Some key considerations include:
- The presence of ads – are you OK with having them, or would you pay a premium to deliver an ad-free experience?
- Look thoroughly for bandwidth limitations. A price may seem perfect on the surface but come along with significant surprise fees for exceeding a certain bandwidth limit. Ask around — check with pastors you know who use the service, be direct with representatives of the platform, and ensure you understand the totality of the pricing structure.
- Ensure the service has an easy, user-friendly way to schedule broadcasts and solid archiving capabilities to ensure your congregation can access past broadcasts on demand.
- Check in on how thoroughly the provider will monitor your stream, what contingencies and redundancies there are to protect you from poor-quality broadcasts, and what equipment the provider might be prepared to give you to help you get started.
- What community engagement capabilities exist on the platform? Can you engage in some of the same connecting behaviors you would through an in-person service, such as giving and commitments?
“In today’s reality, there are some beneficial engagement tools already built in many online community platforms. If you are just now starting out on this virtual connection journey or taking a few steps forward, I encourage you to look down the road while making this decision,” Allensworth said. “Ask yourself and your team about first-time guest connection. What about prayer and giving? How will you capture commitments people are making, or want to make?”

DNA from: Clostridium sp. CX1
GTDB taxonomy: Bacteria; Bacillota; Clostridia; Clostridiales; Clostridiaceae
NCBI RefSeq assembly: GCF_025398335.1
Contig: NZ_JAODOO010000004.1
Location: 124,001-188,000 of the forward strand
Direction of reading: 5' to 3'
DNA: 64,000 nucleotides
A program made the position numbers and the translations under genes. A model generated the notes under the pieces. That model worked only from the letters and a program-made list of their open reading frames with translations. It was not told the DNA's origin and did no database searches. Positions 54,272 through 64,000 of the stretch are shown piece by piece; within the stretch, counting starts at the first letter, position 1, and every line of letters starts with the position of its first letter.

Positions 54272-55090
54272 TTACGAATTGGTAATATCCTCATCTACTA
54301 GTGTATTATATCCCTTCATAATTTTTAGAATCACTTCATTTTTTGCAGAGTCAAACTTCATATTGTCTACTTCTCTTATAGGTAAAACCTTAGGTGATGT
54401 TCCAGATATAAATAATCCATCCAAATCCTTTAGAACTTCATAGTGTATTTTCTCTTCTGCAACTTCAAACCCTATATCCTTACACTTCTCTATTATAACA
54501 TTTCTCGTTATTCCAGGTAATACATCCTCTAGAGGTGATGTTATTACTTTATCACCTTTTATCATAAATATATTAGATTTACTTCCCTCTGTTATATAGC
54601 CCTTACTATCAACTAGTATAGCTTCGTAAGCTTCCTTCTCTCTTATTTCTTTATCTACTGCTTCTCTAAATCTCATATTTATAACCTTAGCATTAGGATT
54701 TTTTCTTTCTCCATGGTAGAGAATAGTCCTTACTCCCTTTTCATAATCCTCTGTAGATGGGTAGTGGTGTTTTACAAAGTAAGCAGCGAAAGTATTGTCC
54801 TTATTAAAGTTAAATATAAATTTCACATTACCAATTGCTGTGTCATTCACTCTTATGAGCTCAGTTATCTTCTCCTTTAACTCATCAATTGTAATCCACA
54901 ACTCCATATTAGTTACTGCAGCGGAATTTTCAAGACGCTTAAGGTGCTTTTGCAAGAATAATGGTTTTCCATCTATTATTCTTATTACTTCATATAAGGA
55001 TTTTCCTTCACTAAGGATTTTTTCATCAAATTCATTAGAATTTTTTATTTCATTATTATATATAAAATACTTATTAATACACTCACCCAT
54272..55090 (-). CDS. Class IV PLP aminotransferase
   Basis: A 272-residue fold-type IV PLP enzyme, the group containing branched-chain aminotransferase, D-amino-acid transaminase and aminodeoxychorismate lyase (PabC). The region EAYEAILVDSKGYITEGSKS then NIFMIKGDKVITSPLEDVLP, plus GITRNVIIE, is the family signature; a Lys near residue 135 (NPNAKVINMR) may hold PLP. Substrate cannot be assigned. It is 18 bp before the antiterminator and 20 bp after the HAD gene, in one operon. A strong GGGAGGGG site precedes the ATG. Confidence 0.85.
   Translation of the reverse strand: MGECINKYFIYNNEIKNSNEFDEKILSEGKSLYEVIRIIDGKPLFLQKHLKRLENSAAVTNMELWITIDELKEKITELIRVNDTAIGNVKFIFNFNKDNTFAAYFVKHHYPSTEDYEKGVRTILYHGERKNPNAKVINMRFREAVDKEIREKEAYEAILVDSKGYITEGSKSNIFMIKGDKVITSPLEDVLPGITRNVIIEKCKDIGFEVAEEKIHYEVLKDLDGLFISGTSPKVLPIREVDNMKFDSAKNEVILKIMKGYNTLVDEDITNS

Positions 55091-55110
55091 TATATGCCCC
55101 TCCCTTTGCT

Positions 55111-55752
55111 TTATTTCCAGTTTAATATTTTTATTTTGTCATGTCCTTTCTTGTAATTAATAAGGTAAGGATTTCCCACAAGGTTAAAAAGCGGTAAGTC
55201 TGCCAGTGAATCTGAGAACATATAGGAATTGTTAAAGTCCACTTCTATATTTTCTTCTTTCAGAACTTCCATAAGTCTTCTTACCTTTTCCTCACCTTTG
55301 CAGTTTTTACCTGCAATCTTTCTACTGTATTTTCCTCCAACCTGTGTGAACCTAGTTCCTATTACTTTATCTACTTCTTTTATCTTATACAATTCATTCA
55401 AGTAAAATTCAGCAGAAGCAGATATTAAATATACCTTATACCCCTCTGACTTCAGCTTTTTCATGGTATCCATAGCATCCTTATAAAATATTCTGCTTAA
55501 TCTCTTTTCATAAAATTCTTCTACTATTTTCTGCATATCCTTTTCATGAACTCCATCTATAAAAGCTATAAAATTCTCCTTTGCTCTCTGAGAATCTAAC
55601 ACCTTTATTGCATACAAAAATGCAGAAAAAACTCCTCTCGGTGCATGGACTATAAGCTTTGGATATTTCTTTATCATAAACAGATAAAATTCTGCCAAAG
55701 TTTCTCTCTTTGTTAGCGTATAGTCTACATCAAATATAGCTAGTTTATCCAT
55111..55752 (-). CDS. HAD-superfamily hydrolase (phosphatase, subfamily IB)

By keeping an eye toward these critical aspects of your live broadcast capabilities, you can get it right the first time and establish a powerful avenue for sharing and connection that extends well beyond the current crisis.
Let’s take a look at a few choices that might fit your church’s unique needs.
There are many options for remote production and broadcast, but several key providers have established themselves as leaders in the industry and potential best-fits for your church.